There are all these strange stories emanating out of the UK—a desire to talk with the Taliban, and a group of leftists polling no confidence in the notion that the British were morally superior to the Taliban. Then there is the Iran sailor fiasco, the Basra pull-out, and the usual loudmouth imam on public assistance trashing the West from his London sinecure. It seems lost on Americans that our traditional European bogeymen—the French and Germans—are trying to reestablish friendly relations, while the British drift apart. I am interviewed from time to time by foreign journalists and try to go to Europe twice a year, and my inexact gut feeling continues to confirm the impression that the British elite is among the most anti-American in the world.
Hillary as Wonder Woman
Sen. Clinton apparently said the following, at least as reported:
The dictum around the Oval Office in the ’90s, she added, was: “If a place was too dangerous, too poor or too small, send the first lady.”
I would grant that her husband might not be all that willing to fly into harm’s way, but her assertions are ludicrous. Every day military personnel and diplomatic officers really do fly into monstrous places, eat questionable local food, and deal with a host of unsavory characters. But that is simply not true of the First Lady. And such melodrama is a window into her soul and character, one that reveals a near delusional sense of self. Does she really believe that she was some sort of superhero that was ordered to fly into the darkness (“too dangerous, too poor or too small”) to save things?
Two weeks ago I wrote about the “Clinton Albatross” or the notion that Bill’s sudden ubiquity would be no plus, and for a variety of reasons. I didn’t get much reaction to that column, but note her sudden plunge has an eerie correlation to his appearance on the campaign stump. Too many Americans remember the Chris Wallace Fox interview or the finger pointing and beet-red temper tantrums.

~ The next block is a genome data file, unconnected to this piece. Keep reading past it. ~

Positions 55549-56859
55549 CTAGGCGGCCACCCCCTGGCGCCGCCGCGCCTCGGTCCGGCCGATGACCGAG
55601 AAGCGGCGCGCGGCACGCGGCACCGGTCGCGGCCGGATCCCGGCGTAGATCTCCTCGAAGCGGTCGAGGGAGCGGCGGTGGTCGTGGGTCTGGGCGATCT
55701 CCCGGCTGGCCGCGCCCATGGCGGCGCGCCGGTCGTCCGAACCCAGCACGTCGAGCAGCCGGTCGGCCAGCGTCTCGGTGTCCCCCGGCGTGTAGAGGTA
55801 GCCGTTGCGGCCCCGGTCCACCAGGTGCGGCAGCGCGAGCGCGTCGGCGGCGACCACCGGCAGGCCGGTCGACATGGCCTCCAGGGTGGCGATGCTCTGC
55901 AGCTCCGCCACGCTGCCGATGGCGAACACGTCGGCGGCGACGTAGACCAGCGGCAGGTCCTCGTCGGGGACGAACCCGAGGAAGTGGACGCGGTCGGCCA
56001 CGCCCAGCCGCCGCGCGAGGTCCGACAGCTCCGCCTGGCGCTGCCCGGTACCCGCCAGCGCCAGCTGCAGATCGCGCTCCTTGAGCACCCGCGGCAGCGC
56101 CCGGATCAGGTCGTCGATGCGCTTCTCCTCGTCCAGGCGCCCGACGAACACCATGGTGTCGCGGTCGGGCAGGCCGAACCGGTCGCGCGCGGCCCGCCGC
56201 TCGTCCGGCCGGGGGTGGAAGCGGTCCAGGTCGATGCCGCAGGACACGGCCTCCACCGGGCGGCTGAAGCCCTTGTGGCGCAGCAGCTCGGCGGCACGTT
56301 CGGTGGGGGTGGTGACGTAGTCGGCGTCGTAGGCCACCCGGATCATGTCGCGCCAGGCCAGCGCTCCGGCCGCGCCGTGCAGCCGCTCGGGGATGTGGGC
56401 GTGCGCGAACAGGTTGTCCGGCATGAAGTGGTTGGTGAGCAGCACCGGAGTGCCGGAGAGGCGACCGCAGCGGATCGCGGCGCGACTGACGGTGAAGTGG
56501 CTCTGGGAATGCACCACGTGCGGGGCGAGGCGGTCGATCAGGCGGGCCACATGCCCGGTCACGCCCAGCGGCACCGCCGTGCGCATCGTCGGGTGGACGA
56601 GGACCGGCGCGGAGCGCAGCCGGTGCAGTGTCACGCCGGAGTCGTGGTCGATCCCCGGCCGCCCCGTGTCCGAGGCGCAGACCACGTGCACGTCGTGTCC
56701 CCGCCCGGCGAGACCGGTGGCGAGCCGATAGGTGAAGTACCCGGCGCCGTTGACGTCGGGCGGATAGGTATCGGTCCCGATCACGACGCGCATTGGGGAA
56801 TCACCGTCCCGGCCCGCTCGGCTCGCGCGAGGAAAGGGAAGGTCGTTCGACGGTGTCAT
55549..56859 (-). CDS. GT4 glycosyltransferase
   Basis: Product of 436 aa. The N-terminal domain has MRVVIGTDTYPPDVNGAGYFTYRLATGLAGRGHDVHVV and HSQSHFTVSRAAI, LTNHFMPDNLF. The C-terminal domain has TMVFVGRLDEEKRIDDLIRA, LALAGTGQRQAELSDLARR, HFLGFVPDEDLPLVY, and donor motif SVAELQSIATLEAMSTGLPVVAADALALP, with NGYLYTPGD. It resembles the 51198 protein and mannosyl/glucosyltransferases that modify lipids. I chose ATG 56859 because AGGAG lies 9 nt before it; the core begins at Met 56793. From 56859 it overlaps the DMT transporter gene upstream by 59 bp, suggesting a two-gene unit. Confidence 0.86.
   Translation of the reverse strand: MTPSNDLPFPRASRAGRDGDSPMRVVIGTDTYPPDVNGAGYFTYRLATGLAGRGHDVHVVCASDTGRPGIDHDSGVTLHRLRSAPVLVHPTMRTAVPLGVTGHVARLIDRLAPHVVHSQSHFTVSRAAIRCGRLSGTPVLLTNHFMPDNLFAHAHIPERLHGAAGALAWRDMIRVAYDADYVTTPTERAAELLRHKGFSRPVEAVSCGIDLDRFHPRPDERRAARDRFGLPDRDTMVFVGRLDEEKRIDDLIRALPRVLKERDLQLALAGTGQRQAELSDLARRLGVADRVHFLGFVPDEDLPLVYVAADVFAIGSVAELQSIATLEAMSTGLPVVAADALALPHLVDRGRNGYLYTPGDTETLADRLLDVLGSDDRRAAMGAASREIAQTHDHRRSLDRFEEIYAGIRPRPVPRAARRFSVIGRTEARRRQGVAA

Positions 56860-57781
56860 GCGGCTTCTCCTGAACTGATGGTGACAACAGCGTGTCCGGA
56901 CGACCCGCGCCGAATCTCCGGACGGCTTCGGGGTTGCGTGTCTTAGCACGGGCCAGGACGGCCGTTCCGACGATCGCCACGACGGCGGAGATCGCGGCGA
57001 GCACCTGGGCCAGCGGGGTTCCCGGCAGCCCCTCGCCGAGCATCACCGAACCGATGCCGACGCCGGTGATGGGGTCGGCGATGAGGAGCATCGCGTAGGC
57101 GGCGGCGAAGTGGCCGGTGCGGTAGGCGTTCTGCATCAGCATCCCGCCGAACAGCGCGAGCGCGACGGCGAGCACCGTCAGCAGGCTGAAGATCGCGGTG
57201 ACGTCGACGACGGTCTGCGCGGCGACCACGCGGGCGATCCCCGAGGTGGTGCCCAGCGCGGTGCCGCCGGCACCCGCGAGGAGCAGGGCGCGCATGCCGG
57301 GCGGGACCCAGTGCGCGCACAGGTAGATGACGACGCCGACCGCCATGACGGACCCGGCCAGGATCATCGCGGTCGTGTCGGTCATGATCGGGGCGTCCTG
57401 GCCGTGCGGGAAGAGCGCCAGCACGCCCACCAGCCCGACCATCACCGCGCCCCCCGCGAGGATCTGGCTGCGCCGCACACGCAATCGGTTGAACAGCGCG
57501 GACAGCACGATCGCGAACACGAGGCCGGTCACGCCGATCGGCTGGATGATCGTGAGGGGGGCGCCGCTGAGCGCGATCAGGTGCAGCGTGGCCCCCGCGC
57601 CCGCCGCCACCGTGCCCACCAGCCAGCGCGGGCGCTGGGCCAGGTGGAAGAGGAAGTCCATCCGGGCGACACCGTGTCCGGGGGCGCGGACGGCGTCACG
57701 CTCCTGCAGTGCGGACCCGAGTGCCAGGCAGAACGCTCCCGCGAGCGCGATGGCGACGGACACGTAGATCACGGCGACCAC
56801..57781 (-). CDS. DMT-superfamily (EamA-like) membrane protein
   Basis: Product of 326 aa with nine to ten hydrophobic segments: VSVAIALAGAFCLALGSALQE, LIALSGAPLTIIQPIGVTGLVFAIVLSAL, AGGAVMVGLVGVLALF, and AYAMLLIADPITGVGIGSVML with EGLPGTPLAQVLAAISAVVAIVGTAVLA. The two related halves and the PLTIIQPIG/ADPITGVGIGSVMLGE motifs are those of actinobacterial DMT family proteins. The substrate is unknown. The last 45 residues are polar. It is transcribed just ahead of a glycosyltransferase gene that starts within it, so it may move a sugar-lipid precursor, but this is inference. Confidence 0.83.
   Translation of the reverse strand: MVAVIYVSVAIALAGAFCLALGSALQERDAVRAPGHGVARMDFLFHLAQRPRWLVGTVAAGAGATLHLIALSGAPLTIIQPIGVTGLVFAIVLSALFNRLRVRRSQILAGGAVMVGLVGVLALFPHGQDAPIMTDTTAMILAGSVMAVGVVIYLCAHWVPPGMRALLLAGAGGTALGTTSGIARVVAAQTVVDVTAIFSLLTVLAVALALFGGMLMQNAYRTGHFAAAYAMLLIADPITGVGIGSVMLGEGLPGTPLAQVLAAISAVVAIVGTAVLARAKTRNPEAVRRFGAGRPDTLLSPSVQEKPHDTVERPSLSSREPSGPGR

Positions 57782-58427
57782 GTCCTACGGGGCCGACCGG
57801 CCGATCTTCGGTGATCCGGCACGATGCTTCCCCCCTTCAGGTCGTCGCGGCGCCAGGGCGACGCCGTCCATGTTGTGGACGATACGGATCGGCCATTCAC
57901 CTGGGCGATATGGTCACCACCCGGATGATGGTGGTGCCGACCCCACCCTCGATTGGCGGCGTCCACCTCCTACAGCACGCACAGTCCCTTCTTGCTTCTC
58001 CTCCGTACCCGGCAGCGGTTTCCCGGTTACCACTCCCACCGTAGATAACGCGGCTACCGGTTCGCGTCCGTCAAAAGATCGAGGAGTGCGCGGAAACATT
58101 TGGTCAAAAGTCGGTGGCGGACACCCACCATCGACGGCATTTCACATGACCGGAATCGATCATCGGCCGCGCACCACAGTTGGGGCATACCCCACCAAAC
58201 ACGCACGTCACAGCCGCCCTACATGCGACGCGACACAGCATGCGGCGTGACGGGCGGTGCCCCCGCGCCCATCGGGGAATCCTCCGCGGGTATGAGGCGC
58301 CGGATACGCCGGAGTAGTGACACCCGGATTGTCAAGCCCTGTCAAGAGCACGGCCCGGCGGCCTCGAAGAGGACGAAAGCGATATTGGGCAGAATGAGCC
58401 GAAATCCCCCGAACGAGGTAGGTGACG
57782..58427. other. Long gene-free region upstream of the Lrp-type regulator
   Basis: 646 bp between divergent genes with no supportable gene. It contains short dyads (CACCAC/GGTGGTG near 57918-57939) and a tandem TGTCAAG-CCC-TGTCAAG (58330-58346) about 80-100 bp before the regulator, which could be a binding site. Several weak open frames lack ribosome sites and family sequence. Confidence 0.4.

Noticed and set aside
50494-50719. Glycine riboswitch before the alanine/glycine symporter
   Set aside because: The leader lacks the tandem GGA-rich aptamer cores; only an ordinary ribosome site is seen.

I continue to be baffled by John Edwards, really am bewildered. His anti-corporate, populist message is typically American, and reminds me of my grandmother’s memorized recitations of William Jennings Bryan speeches, or my dear grandfather’s rational defenses of the Sun Maid Raisin Cooperative in its light vs. dark struggle against the greedy private raisin packers. No problem there, very American.
But what I can’t fathom is the complete disconnect between the blow-dried Edwards—charging a broke UC system thousands for a talk on poverty, working for a Hedge Fund, living in a mansion that is emblematic of American excess and self-indulgence, and on and on—being taken seriously as a candidate. It makes no sense, except as a reflection how angry some voters must be at the status quo, at least enough to hold their nose at this walking contradiction and vote for his populist rhetoric.